Top 5 Music Venues
Names on the band list here include the likes of Europe, Dragonforce, Trivium, Newton Faulkner, The XX and Grandaddy. Shepherd’s Bush is renowned for its rock/metal/alt. artists and is a real power-house on the London gigging scene. Expect moshing and crowd-surfing, a massive TV screen during the show, and a lot of sweaty kids and young adults throwing themselves around. The crowds, however aggressively excited, are harmless. Access to the Shepherd’s Bush is easy with Shepherd’s Bush Market or Goldhawk Road Tube stations about 200m away from the venue.
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From the outside, the building looks fantastic. Hardly a thing has been changed leaving the pillars, arches, and mint-green dome on top to entice giggers night after night. The inside is equally impressive with abundant red walls and furniture to match. It’s like a maze apart from the main auditorium where a range of artists have played and continue to do so. Expect pop, dance, rock and indie artists among others to twist the soundwaves in Koko. Prepare your wallets because beers cost nearly a fiver here. Otherwise, Koko remains one of London’s solid music venues for blistering nights out.
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To put its popularity into context, the O2 Academy Brixton has won the NME ‘Best Venue’ award not once, not twice, but twelve times over the past few years. For touring bands it’s a real treat to play in, and for the 5,000 capacity crowd that can form here, waiting for and witnessing acts on Europe’s largest fixed stage is nothing short of an honourable experience. Hugely popular international bands like Feeder, Slash, Stone Sour and the UK’s Kaiser Chiefs are on the guest list at the Brixton Academy, easily making it one of the most popular music joints in London.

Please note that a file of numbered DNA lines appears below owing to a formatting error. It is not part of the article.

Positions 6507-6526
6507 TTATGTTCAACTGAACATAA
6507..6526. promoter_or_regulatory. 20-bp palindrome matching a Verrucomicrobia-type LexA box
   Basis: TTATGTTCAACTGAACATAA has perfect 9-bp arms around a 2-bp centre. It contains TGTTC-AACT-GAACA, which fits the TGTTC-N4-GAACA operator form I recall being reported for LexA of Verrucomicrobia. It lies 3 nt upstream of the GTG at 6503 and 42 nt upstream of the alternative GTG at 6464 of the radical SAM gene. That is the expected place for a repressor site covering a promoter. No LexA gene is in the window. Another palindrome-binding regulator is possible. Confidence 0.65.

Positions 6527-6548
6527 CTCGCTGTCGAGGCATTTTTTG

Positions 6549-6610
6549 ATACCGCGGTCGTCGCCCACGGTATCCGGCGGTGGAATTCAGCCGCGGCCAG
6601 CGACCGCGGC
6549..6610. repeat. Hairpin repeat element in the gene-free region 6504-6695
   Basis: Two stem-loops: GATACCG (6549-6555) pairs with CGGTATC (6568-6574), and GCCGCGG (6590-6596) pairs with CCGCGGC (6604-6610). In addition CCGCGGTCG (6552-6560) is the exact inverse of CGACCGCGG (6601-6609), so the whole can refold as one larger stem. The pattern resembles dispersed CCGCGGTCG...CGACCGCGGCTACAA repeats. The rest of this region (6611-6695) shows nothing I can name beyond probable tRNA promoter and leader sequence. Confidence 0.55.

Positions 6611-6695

Hear the sounds of rock, jazz, pop, indie and folk at the Camden Roundhouse. It’s another of London’s top gig venues right in the middle of one of the capital’s biggest musically-driven areas. Scissor Sisters, Billy Talent, Enter Shikari, even the genius Japanese guitarist, Tomoyasu Hotei, whose recognisable solo for the theme of Kill Bill have played the Roundhouse. Apart from the bands, though, the place itself is an awesome Grade II listed building from the 1840s, one that will keep attracting the predominant crowd of 11-25 year olds that is always has.
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Established in the thirties, the Hammersmith Apollo is an age-old haunt of many a teen-to-twenty-something and beyond. From rock to acoustic singer/songwriter, indie and R&B, the Hammersmith never fails to entertain. The stage is huge and the fan-shaped standing area beneath is equally spacious, but the area as a whole is comfortably intimate. Overseeing all is an upper balcony where there are seats. A bar and toilets are up there too. Well within reach of the venue are a host of pubs, restaurants, and local transport.